If you stop reading right here, that
piece of information is crucial. Students
that consistently practice throughout the
week outperform those who play “catch
up” on the weekend. A little bit goes a
Why is this consistent practice important? Well, our brains and fingers need to
be activated several times a week to really
grasp a new concept at the piano.
Besides consistent practice, I’ve found
it equally important for students to create
a piano practice routine for themselves.
This is imperative for the beginner, but
important for students of all ability levels.
A good practice routine starts with
finding a time of day that you can practice with the least amount of distractions
on a consistent basis. Maybe this is first
thing in the morning, before lunch or
just before dinner. It’s best to avoid practice after eating, too early in the morning,
or too late at night.
The human mind and body crave
consistency. Creating a routine for your
piano practice creates a routine as well
as a motivation (read: guilt) if you miss
too much practice. You’ll feel good about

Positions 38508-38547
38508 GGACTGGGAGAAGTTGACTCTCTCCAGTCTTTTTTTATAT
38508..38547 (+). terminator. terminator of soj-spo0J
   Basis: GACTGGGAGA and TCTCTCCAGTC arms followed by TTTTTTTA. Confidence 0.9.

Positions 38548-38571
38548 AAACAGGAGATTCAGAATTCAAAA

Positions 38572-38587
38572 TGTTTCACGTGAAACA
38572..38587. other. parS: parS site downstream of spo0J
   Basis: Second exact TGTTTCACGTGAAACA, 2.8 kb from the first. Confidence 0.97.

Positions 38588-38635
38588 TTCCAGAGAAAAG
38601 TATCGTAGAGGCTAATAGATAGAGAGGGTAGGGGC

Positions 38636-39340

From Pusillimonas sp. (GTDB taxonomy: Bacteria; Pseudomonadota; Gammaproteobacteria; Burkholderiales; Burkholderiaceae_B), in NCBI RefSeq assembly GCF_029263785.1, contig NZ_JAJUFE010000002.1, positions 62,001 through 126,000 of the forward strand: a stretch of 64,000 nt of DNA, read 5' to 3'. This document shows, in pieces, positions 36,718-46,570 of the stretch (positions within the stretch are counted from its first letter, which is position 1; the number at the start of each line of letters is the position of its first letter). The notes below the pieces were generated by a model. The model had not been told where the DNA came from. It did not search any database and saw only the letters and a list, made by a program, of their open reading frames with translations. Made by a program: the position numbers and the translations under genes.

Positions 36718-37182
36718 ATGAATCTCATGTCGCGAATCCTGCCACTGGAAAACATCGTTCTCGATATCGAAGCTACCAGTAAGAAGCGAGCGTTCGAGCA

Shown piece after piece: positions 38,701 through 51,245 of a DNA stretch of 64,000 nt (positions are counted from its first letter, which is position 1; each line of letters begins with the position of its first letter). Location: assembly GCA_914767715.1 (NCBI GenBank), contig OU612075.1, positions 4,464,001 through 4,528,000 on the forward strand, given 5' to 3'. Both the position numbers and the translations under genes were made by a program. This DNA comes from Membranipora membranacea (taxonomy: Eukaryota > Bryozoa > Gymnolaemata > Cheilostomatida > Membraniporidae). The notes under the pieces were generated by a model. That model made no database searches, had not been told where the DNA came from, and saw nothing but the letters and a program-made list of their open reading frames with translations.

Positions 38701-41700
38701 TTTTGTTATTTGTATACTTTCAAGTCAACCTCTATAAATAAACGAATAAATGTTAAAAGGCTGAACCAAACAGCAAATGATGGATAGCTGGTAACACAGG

what you accomplished, and the brain
wants more of that good feeling!
Piano or Keyboard…
Does it Matter?
When it comes to learning the piano, you
can start on either a piano or an electronic keyboard. There are many benefits
of both. First, when I say “piano” I really
mean piano or electronic keyboard. You
can learn on either.
An acoustic piano is great because you
get the real piano sound and real piano
touch. However, they need to be tuned
every year (especially for new students
getting used to the sound of the instrument) and they take up a lot of room in
Don’t get me wrong, I have a six-foot
grand in my house and wouldn’t give it
up. However, I know for many students, a
six-foot piano may be out of their budget
or space requirements, so a smaller up-
right piano or keyboard is fine. The big
takeaway is . . . keep it tuned!
Electronic pianos (keyboards) are
great because you can use headphones,
they don’t require tuning, and they are
usually less money to purchase.
Personally, I like the Yamaha DGX
series. As of this writing, you can find a
full 88-note DGX-650 online for about
When considering purchasing a keyboard, I would recommend getting an
88-note digital piano that has weighted-action (sometimes called “
hammer-ac-tion”) over a smaller 61-key instrument.
“I Got The Piano, Now What?”
We’ve covered when to practice, where
you should practice and what you
should practice on. If all is going well,
you’re sitting in front of your new piano
or keyboard and might be wondering
Traditionally at this point, you’d find a
local piano teacher and drive to his or her
studio to take a lesson. The teacher would
tell you what to practice; you’d practice it
We all know the more
you practice, the better
you get. However, the
real key ingredient is